I was invited to consider the merits of fantasy and reality for the mind probing HowTheLightGetsIn festival and have erred on reality...
I am interested in the 'everywoman'. The person who obverses truthfully and yet doesn't consider herself to be central to the stage. When I'm out now on the literary festival circuit - actually signing my book and looking into the eyes of folk who amazingly want to buy a copy - I see a mirror in the reader. I see a twinkle. I see empowerment and a lack of stress. Reality comedy offers a release. Fantasy in comedy or elsewhere even, takes more work.
I like the sneaky passive aggression I have used to write a story inside a book - plundering the slights, the malfunctions of my brain and the farcical nature of life. I have discovered from the readers who turn up at the festivals - that this offers them a connection. They like this kind of comedy. They report there is a relief and connection with a perceived authentic voice. Perhaps this is more immediate than the stretch required to enter an entirely made up world of fantasy or indeed satire- where parody and invention sit hand in hand - as worthy and as translatable as that can be.
The reason so many quote from E M Forster's modus operandi - only connect - is that it works. Connecting is the mainstay of all communication. A direct hit of recognition will elicit laughter. And although fantasy fiction may activate another muscle in the brain - it may not elicit laughter quite so adroitly. The funny person mocks the world we live in. This, in my view, is so that unfunny people can be made to feel safe. What is uncomfortable can be made comfortable.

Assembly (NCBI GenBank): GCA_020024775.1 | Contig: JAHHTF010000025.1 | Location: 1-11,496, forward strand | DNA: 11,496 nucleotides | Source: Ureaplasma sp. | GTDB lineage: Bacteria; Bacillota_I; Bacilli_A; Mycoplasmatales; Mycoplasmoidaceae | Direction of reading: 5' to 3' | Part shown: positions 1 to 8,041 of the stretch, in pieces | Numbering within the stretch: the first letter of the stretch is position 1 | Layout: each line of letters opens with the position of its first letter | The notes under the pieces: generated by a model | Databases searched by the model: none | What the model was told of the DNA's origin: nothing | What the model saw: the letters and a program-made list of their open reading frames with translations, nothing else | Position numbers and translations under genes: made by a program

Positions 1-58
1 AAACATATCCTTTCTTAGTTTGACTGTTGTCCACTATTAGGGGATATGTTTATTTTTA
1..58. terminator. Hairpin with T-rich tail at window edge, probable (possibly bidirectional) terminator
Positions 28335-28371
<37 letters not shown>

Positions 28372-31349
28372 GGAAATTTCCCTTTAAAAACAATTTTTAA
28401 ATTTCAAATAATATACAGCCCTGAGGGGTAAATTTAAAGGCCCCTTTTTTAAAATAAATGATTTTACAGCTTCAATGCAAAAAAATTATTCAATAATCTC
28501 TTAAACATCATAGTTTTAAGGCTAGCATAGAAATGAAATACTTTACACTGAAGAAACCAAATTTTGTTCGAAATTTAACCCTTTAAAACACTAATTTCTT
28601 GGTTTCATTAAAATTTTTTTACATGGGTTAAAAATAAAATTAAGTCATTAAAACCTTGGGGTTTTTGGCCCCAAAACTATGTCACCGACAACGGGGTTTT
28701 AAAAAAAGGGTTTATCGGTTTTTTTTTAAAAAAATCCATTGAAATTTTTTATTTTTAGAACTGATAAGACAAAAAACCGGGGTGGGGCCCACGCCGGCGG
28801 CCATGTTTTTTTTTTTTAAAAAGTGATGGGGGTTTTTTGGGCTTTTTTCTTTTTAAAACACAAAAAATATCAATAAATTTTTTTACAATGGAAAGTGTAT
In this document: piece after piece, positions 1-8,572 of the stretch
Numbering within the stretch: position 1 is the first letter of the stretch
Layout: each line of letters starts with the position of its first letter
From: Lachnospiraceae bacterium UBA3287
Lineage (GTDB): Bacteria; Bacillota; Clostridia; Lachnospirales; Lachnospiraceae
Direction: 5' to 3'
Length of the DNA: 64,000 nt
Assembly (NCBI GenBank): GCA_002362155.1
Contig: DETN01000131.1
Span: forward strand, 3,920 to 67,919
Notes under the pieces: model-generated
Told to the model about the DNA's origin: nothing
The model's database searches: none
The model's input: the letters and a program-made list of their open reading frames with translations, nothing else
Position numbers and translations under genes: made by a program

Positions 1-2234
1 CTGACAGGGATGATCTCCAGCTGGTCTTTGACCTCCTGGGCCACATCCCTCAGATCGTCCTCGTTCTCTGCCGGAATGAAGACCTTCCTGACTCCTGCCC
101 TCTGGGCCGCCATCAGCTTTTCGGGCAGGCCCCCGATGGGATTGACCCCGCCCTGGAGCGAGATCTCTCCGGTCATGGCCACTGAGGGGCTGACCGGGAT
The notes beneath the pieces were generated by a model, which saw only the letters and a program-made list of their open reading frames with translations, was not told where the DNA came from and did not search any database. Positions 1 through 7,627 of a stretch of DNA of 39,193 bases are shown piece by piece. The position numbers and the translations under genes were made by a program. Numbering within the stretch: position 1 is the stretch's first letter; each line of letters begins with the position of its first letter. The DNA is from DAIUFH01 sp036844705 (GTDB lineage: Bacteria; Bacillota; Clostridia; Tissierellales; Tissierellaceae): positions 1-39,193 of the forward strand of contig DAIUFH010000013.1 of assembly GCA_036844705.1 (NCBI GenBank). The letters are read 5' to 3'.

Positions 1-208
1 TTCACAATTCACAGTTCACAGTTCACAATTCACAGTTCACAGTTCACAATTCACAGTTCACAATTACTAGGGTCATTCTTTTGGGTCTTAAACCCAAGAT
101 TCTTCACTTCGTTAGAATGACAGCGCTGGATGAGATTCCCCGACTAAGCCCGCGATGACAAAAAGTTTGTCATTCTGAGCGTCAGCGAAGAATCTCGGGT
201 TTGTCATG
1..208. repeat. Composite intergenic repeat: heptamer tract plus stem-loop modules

Funny performers have the gift of timing but reality based content is needed as well - to nail the laughter. Does satire and fantasy lead us to the same comedy induced sneeze of a reaction? It might rouse a smirk but there's no surprise at the end, no gift of finding the punchline or joy as you slowly build to it. Worthy commentary has its place, and is also necessary - but can it ever be as funny? Parody is so close to the literal, - it invites the reader to observe rather than recognise a common condition.
Authors who mock the common experience as well as themselves unify us. And all at once, we are not alone. Result. Admittedly, intellectual flossing is very satisfying for the highbrow - I'm happy to state the obvious. That I do not enter this camp. I root myself strongly as the outsider looking in, I embrace the hysteria of being alive and conjure characters that I have really met and tell stories from this cosier base. My only goal was that people who read my book might actually laugh out loud when reading it on the tube. Two people have reported this has occurred which is more than enough of a result- that observation in reality is a fun way to go out - on a high.
Losing It by Helen Lederer is available now
Helen will be speaking at HowTheLightGetsIn, the world's largest philosophy and music festival, running from 21 May - 31 May in association with The Huffington Post UK.